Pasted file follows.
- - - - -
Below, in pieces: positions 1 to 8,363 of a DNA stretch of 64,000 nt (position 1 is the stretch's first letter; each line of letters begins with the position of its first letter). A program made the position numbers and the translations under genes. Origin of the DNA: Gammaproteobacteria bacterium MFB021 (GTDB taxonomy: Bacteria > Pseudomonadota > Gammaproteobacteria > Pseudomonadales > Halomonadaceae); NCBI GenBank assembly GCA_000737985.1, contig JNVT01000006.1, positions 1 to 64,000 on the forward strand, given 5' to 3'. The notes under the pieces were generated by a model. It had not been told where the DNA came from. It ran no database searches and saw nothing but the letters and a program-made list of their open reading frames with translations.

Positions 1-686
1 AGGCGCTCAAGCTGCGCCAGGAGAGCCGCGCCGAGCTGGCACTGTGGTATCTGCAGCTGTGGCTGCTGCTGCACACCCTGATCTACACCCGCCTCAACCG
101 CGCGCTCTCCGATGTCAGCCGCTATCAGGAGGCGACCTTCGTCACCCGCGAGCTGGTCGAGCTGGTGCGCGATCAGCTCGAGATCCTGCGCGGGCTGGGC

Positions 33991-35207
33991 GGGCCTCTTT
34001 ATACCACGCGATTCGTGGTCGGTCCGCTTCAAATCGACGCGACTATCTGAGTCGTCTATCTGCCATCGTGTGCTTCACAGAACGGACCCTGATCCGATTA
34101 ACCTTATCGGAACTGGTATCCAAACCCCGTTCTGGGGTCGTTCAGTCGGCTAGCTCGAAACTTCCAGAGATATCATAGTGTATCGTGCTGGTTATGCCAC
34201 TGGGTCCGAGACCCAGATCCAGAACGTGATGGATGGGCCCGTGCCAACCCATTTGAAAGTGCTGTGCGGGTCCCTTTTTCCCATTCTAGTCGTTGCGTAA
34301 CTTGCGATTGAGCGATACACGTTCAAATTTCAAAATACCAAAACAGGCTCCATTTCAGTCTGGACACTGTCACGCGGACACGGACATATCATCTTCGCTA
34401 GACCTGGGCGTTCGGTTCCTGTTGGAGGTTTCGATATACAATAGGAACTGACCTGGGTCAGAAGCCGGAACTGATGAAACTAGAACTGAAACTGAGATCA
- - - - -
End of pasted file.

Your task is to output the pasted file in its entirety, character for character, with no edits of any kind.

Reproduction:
Below, in pieces: positions 1 to 8,363 of a DNA stretch of 64,000 nt (position 1 is the stretch's first letter; each line of letters begins with the position of its first letter). A program made the position numbers and the translations under genes. Origin of the DNA: Gammaproteobacteria bacterium MFB021 (GTDB taxonomy: Bacteria > Pseudomonadota > Gammaproteobacteria > Pseudomonadales > Halomonadaceae); NCBI GenBank assembly GCA_000737985.1, contig JNVT01000006.1, positions 1 to 64,000 on the forward strand, given 5' to 3'. The notes under the pieces were generated by a model. It had not been told where the DNA came from. It ran no database searches and saw nothing but the letters and a program-made list of their open reading frames with translations.

Positions 1-686
1 AGGCGCTCAAGCTGCGCCAGGAGAGCCGCGCCGAGCTGGCACTGTGGTATCTGCAGCTGTGGCTGCTGCTGCACACCCTGATCTACACCCGCCTCAACCG
101 CGCGCTCTCCGATGTCAGCCGCTATCAGGAGGCGACCTTCGTCACCCGCGAGCTGGTCGAGCTGGTGCGCGATCAGCTCGAGATCCTGCGCGGGCTGGGC

Positions 33991-35207
33991 GGGCCTCTTT
34001 ATACCACGCGATTCGTGGTCGGTCCGCTTCAAATCGACGCGACTATCTGAGTCGTCTATCTGCCATCGTGTGCTTCACAGAACGGACCCTGATCCGATTA
34101 ACCTTATCGGAACTGGTATCCAAACCCCGTTCTGGGGTCGTTCAGTCGGCTAGCTCGAAACTTCCAGAGATATCATAGTGTATCGTGCTGGTTATGCCAC
34201 TGGGTCCGAGACCCAGATCCAGAACGTGATGGATGGGCCCGTGCCAACCCATTTGAAAGTGCTGTGCGGGTCCCTTTTTCCCATTCTAGTCGTTGCGTAA
34301 CTTGCGATTGAGCGATACACGTTCAAATTTCAAAATACCAAAACAGGCTCCATTTCAGTCTGGACACTGTCACGCGGACACGGACATATCATCTTCGCTA
34401 GACCTGGGCGTTCGGTTCCTGTTGGAGGTTTCGATATACAATAGGAACTGACCTGGGTCAGAAGCCGGAACTGATGAAACTAGAACTGAAACTGAGATCA